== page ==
The Moment of Silence
The Moment of Silence from The Adventure Company is a point and click game where the nations of the world are united in a single, powerful global government. It’s a fairly unsettling premise. Mad gurus preach the end of the world, ambitious suits design advertising strategies, gangs and prostitutes loiter in the rundown quarters, terrorists scheme, and old men spin conspiracy theories. Satellite cars, chats and mobile messengers make life easier but also more dependent on technology, not to mention more susceptible to surveillance.
Your alter ego, Peter Wright, couldn’t care less which politician is involved in which scandal, and for whom his agency is devising new campaigns. Ever since his wife and son were killed in a plane crash, he lives in isolation; withdrawn, taking one day at a time. Everything changes when a SWAT team abducts his next-door neighbor, an online journalist, without any explanation, triggering his own investigation into the matter and kickstarting the adventure.
The gameplay is kind of bland, but then again it might be unfair to expect much more from a point and click game like this, it’s a simple process of clicking on items and determining which items in your inventory need to be used at the current time. Now that may not necessarily be a bad thing if you enjoy these kind of games, but it’s when that simplicity is ruined by glitches that it becomes a chore. The game has some clipping issues (at one point Peter actually ran through a desk), and you will often have trouble trying to get the next screen to shift over so you can explore more of the environment. Sometimes the game;’s already slow pace is ruined by Peter’s extremely lethargic run.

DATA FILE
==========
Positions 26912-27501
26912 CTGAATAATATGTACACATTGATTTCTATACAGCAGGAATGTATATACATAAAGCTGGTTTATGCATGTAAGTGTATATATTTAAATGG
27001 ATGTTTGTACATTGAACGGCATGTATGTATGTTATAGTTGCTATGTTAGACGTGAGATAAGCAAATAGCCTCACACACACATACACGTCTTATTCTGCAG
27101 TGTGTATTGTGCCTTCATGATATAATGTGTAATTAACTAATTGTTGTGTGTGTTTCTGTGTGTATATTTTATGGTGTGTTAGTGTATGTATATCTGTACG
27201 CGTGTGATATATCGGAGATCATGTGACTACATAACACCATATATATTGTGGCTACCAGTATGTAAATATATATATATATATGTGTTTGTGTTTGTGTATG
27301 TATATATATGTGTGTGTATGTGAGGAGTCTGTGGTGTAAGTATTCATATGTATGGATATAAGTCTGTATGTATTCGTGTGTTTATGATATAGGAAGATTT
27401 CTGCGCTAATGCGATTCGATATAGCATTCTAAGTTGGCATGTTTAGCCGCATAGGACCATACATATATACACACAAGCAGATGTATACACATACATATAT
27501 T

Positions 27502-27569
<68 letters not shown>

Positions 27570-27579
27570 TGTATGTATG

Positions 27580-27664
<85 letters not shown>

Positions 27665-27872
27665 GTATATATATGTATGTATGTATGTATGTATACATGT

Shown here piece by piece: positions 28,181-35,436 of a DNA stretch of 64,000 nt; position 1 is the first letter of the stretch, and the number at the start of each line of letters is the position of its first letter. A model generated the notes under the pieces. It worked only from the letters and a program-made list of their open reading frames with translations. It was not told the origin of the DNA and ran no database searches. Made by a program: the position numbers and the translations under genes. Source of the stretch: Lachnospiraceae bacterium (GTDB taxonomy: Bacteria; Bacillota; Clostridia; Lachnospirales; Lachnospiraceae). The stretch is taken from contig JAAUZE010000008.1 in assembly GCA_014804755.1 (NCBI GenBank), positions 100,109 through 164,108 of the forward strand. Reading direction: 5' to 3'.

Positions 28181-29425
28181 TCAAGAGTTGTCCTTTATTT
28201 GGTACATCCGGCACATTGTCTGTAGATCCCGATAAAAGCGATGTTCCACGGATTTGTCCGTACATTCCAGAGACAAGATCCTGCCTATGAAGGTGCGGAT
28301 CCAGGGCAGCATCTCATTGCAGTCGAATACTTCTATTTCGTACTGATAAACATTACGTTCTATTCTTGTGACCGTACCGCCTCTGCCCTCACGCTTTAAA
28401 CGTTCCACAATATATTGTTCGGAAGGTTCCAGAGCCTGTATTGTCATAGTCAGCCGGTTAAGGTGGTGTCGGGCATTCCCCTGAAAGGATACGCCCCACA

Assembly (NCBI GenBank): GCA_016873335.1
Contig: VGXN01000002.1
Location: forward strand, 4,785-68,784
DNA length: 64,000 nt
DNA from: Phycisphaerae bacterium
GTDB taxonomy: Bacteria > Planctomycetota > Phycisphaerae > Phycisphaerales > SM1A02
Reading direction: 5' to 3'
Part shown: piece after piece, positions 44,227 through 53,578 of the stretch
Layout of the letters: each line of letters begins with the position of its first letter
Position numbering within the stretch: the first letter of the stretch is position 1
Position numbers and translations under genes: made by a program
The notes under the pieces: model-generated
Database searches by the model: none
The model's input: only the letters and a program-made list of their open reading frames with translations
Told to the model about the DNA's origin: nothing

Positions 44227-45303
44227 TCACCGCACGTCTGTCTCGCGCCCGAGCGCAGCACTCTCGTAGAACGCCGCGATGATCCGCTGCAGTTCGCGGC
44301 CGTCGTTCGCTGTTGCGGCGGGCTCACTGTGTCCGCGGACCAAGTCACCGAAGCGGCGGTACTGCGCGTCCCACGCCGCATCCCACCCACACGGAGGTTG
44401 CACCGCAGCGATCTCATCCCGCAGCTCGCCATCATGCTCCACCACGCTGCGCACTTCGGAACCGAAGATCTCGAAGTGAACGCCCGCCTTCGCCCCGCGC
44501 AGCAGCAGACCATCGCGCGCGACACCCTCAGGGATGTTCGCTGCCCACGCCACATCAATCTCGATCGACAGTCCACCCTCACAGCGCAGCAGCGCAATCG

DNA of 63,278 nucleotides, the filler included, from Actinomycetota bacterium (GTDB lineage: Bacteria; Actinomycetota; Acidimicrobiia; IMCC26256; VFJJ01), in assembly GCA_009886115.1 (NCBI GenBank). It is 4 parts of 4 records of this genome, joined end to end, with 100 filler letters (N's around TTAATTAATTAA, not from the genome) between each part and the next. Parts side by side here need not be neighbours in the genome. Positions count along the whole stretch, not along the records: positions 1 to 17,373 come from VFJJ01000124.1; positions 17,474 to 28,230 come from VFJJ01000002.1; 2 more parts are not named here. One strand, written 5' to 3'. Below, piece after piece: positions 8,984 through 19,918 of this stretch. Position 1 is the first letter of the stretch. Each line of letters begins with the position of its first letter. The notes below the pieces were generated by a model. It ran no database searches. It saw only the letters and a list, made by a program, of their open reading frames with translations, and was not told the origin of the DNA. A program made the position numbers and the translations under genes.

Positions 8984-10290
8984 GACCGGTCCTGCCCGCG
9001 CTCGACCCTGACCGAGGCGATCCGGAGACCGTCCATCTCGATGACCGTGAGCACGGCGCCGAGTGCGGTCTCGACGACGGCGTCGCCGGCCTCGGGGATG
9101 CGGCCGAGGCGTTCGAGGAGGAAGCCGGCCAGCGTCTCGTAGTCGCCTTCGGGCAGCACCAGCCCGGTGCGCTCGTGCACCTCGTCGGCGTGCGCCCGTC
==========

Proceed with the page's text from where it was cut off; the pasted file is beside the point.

The graphics on Moment of Silence dance between breathtaking and brutal. First there are the fantastic pre-rendered backgrounds. From water trickling down from a vacation cruise pool in the middle of some of the most realistic and life-like vegetation to grace your monitor, to watching the gritty hustle and bustle of the dilapidated Lower East Side, complete with burnt-out buildings and broken down cars, the environments do a wonderful job of presenting the developer’s vision of a bleak future. The character models, however, are damn fugly, seemingly imported from the first Sims game. They’re also poorly animated.
Fortunately, while the characters don’t look that realistic, they do indeed sound good. The music is also often entertaining and does an excellent job of setting the mood in the various locations. You’ll visit a space resort that’s accompanied by a soothing yet suspicious tone, and more action-oriented scenes are sure to get your attention with the music alone.
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The puzzles usually fall in middle of the road as far as consistency and challenge. During the early parts of the game they are few and far between, but then later they become obscure and even non-sensical. The game features many inventory puzzles, and while inventory puzzles are usually pretty solvable, here there is a particular order that must be followed to do anything, and the game almost never gives clues about what that order might be.
For example, at one point during your investigation you get arrested, which means that you have to escape from the prison. But before you can leave, you have to remove a tracking device from your body, and you also have to wait for it to be nighttime. If you donâ€™t realize that those two things have to come first, then you can waste a lot of time running around in circles trying to get out of the prison. And itâ€™s not like your character helps you out by saying even cryptic lines like â€œI need to do something firstâ€ or â€œMaybe that would work better later.â€ Your character doesnâ€™t say anything.
Players looking for a faster pace of gameplay, even as far as adventure gaming, will probably want to skip Moment of Silence. It’s an old school adventure from start to finish, with a proper emphasis on story, characters, puzzles and few clues to help you along the way. If you like slow games that make you work, then it’s definitely worth considering.
System Requirements: Pentium II 400 MHz, 128 MB RAM, WinXP